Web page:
CURRENT PUPAE - Chrysalides and cocoons

If you are a beginner and need information on rearing from small caterpillars, or hatching out pupae, please order the All Colour Paperback BUTTERFLIES. INSTRUCTIONS ARE NOT SENT WITH EACH SPECIES, you need to acquire basic skills and this book is a simple way of doing so.

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Antheraea frithi cocoons
Availability: NOW


Antheraea frithi Thailand

 A relative of the Tussore Silkmoth and one of the loveliest of the Antheraea species. Not difficult to breed. The larvae feed on Oak and Beech. If desired one can experiment with other deciduous trees to find further foodplants.  The larvae and pupae have a lot in common with Antheraea mylitta, a little smaller, and the moths are if anything more richly coloured and patterned.

 

Bullseye Moth Automeris io  cocoons
Availability: Autumn


Bullseye Moth Automeris io North America 

This small silkmoth has a number of interesting characteristics. The male and female are distinctly different colours – both have the enormous eye markings on the hindwings which are exposed when the moth is disturbed. The larvae are covered by branched spines – don’t touch them – they sting like a nettle. They are gregarious until the larvae are quite large, changing colour at each skin change. Very interesting and easy to rear.

For pairing, keep the moths in a cage the size of the Pyjama Mini Cage. Fertile eggs develop a black dot which is the micropyle, through which the embryo breathes. A useful indicator of fertility, not present in most other species.

The larvae are polyphagous, ie they will accept a wide variety of foodplants, which include such trees as Oak, Lime, Willow, Hazel, Bramble, Apple, Hawthorn and more.

European Cynthia Moth Philosamia 5 male cynthia cocoons
Availability: NOW


European Cynthia Moth Philosamia cynthia   

Difficult to obtain now.  We have a fine stock of wild Italian pupae which are at a good price. The moths pair easily. These cocoons are large and extra fine quality, wild-collected by an entomologist who specialises in Philosamia. This is one of Europe's largest moths, that has become established in a few restricted areas of Europe. We recommend these cocoons very highly.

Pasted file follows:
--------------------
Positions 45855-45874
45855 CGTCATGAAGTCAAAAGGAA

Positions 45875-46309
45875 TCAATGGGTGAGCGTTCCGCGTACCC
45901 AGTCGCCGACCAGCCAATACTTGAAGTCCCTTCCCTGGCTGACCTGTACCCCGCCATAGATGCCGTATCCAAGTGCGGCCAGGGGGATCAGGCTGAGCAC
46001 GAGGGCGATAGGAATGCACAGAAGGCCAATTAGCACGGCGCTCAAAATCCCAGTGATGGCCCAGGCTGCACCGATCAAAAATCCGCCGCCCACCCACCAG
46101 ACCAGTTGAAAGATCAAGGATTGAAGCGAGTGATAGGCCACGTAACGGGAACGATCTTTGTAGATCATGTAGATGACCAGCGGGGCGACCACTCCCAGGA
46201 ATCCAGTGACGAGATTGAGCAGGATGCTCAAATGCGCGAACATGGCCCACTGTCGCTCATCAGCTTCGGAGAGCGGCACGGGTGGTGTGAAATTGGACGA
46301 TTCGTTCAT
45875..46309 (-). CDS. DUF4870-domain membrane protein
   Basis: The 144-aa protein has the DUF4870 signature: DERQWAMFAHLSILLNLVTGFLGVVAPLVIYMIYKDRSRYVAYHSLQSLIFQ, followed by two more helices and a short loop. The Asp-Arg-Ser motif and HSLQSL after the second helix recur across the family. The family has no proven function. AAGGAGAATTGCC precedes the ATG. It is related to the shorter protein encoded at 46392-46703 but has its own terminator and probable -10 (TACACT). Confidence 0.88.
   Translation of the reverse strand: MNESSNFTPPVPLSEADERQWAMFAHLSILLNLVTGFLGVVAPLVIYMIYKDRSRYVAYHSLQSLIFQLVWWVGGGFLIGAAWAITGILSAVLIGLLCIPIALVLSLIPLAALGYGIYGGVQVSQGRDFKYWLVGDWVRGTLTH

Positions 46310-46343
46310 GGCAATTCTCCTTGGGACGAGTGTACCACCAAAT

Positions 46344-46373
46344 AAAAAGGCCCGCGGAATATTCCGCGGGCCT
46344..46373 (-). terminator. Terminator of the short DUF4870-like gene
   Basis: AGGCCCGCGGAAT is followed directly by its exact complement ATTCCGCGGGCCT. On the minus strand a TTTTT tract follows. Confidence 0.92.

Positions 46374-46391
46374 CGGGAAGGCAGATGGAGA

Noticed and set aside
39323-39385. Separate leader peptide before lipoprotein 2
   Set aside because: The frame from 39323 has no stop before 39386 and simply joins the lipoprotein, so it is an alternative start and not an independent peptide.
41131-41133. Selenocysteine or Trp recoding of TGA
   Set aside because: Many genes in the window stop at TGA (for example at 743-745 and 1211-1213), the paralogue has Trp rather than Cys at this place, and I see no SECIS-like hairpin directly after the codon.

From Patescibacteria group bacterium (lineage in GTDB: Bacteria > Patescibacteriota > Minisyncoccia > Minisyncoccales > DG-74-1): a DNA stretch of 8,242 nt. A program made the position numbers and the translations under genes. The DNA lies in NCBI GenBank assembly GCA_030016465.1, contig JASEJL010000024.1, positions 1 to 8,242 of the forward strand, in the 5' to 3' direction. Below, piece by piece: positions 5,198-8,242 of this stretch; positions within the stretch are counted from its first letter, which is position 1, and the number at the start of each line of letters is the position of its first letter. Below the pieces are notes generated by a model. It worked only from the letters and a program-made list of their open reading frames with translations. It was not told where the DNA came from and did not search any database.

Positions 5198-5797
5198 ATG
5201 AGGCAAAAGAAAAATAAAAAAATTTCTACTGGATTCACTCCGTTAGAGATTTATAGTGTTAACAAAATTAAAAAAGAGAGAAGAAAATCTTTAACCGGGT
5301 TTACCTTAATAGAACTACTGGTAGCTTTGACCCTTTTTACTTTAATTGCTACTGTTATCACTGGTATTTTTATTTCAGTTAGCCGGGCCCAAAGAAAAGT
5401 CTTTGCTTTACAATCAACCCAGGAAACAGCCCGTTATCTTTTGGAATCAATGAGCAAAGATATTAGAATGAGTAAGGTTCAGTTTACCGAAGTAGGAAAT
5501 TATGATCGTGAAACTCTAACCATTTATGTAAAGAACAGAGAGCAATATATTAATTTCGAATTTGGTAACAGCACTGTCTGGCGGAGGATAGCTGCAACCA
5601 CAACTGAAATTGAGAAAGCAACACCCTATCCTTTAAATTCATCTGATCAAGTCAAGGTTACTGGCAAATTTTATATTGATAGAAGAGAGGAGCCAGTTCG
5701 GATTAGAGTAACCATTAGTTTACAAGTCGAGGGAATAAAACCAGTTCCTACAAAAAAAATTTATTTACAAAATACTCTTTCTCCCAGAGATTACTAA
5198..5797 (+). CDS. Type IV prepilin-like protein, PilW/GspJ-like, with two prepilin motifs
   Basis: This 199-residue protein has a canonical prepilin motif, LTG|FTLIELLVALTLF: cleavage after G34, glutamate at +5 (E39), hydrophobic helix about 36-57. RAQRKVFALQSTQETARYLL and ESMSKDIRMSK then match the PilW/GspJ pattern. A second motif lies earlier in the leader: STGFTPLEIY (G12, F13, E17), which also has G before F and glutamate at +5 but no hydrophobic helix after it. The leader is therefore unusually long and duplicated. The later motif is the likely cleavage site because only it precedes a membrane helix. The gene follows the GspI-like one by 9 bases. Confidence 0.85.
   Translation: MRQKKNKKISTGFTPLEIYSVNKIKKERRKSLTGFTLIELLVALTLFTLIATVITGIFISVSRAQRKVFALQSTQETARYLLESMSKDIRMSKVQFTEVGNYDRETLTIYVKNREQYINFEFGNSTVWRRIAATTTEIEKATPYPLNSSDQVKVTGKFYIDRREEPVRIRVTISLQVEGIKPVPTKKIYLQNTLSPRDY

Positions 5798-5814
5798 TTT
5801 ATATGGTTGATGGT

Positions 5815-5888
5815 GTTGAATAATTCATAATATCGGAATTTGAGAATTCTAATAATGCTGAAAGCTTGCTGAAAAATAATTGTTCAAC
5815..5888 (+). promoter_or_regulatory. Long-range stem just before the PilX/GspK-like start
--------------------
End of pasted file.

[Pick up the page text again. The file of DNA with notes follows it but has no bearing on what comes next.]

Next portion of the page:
The larvae are gregarious when young, starting yellow, with black flecks, later they become greenish white, with white flakey wax particles or dust.

Foodplants: Privet, Portuguese Laurel, Lilac, Willows, Ailanthus, Osier Salix viminalis.  Undoubtedly other plants.

£15.00
Eri Silkmoth Philosamia cynthia ricini  cocoons
Availability: Sep/Oct


Eri Silkmoth Philosamia cynthia ricinI

A very attractive form with dark banded moths.

Very easy indeed to breed in captivity. The larvae feed on Privet, Ailanthus and Ricinus. They are gregarious when young, yellow and black. Larger larvae are covered with white waxy powder.

This subspecies is continuously brooded and can be kept going in all seasons. The cocoon is white and is used to produce spun silk.

 

Madagascan Emperor Antherina suraka Madagascar cocoons
Availability: Autumn


Madagascan Emperor  Antherina suraka 

Not only is the moth highly colourful and attractive, but the larvae are also most interesting, having an almost infinite number of different colour forms. 

The moths pair as easily as pernyi (!) and lay lots of eggs.

The larvae are easy to keep indoor or sleeved out in summer weather,  and will take a variety of foodplants. Those reported include Oleander, Privet, Willows, Beech, Liquidambar, Hawthorn, Grapevine, Lilac, Cherry, Laurel, Forcythia, Rhus, Pistachia, Apple, Pear, Plum, Peach and Cabbage.

We highly recommend this species.

 

Owl Butterfly Caligo atreus two pupae
Availability: NOW


Owl Butterfly Caligo atreus pupae

 

This is one of the largest South American butterflies and magnificently coloured, on a par with Morphos for impressiveness and beauty.

The underside not only has the characteristic huge owl eye markings, but it is uniquely patterned with complicated cream areas.

Like Morpho butterflies, the Owl species are crepuscular, flying mainly at dusk and dawn. They feed avidly from rotting fruit.  If you are lucky enough to have a tropical greenhouse you can expect these to breed in the presence of the larval foodplant, Banana trees. If you don't have such conditions you might be lucky in these warm conditions if you use a large cage with potted banana plants.

Owl Butterfly pupae are vast - at least the size of the Birdwing pupae - and they resemble folded decaying leaves of the Banana tree, on which the larvae have been feeding. Suspend the pupae from the tail, in suitably warm, shaded and moist conditions, sit back and await one of the greatest experiences of nature!

£15.95
American Moon Moth Actias luna Cocoons
Availability: NOW


American Moon Moth Actias luna North America

A very attractive Moon Moth that emerges from May and breeds exceptionally easily.  The larvae feed well on Walnut, Birch, Osier Willow, Liquidambar, Plane, Maples, Aspen, Plum, Sallow,  Several kinds of Oak and maybe other foodplants.

A second brood is produced in late summer. Winter is passed in the cocoon stage. Store them cold from November until April. May is the normal emergence time for the first brood.